Wednesday, July 2, 2008
Insidehighered.com reports that the Supreme Court of Louisiana has ruled donors and their heirs have standing to sue charities regarding alleged failures to comply with the terms of their gifts. The lawsuit at issue arose out of Tulane University's decision, in the wake of Hurricane Katrina, to merge its women's college and other undergraduate units into one unified college.
The court's opinion is available through a link in the court's press release from July 1, 2008 under the name Pamra Matthis Howard and Jane Matthis Smith v. Administrators of the Tulane Educational Fund (no. 2007-C-2224). It details that the gifts at issue were from Josephine Louise LeMonnier Newcomb and were allegedly intended to be used to establish and maintain the women's college, named after Mrs. Newcomb's deceased daughter. Mrs. Newcomb made the first gift of $100,000 in 1886 (yes, in the nineteenth century), and continued to make donations to support the college for the rest of her life and through her estate. She died in 1901.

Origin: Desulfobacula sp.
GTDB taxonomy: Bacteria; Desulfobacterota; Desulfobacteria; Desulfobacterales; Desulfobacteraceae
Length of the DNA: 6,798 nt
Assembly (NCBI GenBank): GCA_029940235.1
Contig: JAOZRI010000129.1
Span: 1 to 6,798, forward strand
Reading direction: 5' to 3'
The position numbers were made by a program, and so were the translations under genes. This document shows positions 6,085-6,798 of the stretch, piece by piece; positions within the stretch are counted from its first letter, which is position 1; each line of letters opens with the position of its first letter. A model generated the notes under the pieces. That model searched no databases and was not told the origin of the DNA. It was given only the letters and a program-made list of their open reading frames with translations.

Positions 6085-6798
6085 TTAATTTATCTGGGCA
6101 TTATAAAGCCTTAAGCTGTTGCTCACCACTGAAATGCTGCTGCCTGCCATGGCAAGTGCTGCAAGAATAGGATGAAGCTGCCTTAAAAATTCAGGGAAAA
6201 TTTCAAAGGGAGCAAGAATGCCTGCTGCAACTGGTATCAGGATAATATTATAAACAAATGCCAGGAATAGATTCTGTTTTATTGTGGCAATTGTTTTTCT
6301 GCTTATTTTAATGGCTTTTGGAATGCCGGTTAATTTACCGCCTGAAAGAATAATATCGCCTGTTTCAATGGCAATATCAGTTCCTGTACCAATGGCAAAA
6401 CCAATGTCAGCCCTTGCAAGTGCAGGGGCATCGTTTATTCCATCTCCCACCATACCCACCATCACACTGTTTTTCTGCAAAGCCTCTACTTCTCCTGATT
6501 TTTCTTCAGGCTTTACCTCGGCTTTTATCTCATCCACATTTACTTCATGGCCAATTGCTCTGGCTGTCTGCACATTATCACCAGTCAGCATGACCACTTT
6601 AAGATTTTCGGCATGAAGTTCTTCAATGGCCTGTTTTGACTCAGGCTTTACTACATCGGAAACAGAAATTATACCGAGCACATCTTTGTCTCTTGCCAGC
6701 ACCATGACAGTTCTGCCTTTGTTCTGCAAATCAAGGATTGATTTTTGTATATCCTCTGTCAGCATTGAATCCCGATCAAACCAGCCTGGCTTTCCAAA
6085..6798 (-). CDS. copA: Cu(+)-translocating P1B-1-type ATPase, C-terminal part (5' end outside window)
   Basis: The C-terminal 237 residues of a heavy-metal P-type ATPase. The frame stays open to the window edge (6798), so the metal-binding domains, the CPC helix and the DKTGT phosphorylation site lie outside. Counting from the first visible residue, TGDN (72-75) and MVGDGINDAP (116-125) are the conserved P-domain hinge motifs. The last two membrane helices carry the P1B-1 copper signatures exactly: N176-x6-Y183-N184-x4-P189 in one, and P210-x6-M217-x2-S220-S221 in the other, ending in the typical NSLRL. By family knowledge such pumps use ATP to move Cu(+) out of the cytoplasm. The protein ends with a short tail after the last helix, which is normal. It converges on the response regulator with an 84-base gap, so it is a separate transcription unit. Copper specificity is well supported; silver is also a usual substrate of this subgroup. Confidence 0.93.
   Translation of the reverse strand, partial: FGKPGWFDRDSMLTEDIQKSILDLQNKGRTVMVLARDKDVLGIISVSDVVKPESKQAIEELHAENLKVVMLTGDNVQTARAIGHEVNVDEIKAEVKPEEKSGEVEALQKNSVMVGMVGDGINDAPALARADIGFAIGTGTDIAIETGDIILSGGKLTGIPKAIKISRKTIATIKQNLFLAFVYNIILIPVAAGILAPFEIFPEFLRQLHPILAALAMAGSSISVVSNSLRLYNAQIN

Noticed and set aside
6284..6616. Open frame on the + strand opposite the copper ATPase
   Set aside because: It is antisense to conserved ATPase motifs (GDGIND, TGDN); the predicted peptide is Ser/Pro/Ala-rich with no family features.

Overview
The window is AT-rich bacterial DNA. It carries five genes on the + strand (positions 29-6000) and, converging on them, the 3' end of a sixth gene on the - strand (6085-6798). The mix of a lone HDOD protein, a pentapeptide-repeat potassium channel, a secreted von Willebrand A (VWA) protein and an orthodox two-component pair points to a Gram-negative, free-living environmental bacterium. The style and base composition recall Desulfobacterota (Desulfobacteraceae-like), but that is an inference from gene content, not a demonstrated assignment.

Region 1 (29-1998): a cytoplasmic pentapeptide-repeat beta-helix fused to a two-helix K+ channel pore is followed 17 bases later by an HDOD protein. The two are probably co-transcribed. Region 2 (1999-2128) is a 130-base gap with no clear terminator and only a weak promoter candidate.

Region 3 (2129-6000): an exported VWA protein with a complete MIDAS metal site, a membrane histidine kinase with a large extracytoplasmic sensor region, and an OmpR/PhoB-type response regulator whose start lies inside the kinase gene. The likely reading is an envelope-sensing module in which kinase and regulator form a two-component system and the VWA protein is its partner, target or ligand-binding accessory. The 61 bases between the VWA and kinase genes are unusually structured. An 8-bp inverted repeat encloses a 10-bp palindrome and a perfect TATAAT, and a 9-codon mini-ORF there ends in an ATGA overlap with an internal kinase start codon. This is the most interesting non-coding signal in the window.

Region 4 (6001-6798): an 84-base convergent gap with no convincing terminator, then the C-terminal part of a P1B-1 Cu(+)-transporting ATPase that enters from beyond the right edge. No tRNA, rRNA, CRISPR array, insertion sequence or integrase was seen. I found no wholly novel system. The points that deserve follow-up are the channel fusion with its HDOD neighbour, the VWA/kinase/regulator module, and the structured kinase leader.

While the court found standing for donors or their heirs under Louisiana law, it noted that the plaintiffs had failed in their pleadings to establish that they were the "would-be heirs and legatees" of Mrs. Newcomb under Louisiana law. The court therefore remanded the case to allow the plaintiffs an opportunity to amend their pleadings to address this issue.
The impact of the decision outside of Louisiana is unclear, as it relied upon an extensive review of Louisiana's Civil Code and the Napoleon Code upon which it is based, and so not on common law principles.